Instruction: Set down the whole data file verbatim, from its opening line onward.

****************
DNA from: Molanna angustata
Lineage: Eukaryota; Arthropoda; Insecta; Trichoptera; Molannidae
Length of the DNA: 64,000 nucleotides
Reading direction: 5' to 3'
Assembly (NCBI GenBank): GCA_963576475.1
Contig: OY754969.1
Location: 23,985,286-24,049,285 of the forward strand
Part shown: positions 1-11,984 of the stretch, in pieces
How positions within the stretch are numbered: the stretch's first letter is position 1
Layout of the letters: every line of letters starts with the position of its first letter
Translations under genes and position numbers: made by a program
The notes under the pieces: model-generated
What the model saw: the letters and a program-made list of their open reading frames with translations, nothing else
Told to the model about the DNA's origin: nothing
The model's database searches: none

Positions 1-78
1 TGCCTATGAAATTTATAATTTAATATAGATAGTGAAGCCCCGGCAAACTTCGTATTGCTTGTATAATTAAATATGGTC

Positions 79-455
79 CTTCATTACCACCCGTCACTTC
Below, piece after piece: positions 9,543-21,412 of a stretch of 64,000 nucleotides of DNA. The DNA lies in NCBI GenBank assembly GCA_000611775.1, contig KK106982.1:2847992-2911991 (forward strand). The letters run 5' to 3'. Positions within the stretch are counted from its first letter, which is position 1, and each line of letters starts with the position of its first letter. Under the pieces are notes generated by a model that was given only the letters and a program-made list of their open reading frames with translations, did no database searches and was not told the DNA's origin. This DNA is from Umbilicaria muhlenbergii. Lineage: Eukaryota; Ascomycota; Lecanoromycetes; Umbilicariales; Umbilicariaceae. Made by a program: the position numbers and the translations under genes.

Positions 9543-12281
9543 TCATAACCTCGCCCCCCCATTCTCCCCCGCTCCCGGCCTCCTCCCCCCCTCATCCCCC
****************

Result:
DNA from: Molanna angustata
Lineage: Eukaryota; Arthropoda; Insecta; Trichoptera; Molannidae
Length of the DNA: 64,000 nucleotides
Reading direction: 5' to 3'
Assembly (NCBI GenBank): GCA_963576475.1
Contig: OY754969.1
Location: 23,985,286-24,049,285 of the forward strand
Part shown: positions 1-11,984 of the stretch, in pieces
How positions within the stretch are numbered: the stretch's first letter is position 1
Layout of the letters: every line of letters starts with the position of its first letter
Translations under genes and position numbers: made by a program
The notes under the pieces: model-generated
What the model saw: the letters and a program-made list of their open reading frames with translations, nothing else
Told to the model about the DNA's origin: nothing
The model's database searches: none

Positions 1-78
1 TGCCTATGAAATTTATAATTTAATATAGATAGTGAAGCCCCGGCAAACTTCGTATTGCTTGTATAATTAAATATGGTC

Positions 79-455
79 CTTCATTACCACCCGTCACTTC
Below, piece after piece: positions 9,543-21,412 of a stretch of 64,000 nucleotides of DNA. The DNA lies in NCBI GenBank assembly GCA_000611775.1, contig KK106982.1:2847992-2911991 (forward strand). The letters run 5' to 3'. Positions within the stretch are counted from its first letter, which is position 1, and each line of letters starts with the position of its first letter. Under the pieces are notes generated by a model that was given only the letters and a program-made list of their open reading frames with translations, did no database searches and was not told the DNA's origin. This DNA is from Umbilicaria muhlenbergii. Lineage: Eukaryota; Ascomycota; Lecanoromycetes; Umbilicariales; Umbilicariaceae. Made by a program: the position numbers and the translations under genes.

Positions 9543-12281
9543 TCATAACCTCGCCCCCCCATTCTCCCCCGCTCCCGGCCTCCTCCCCCCCTCATCCCCC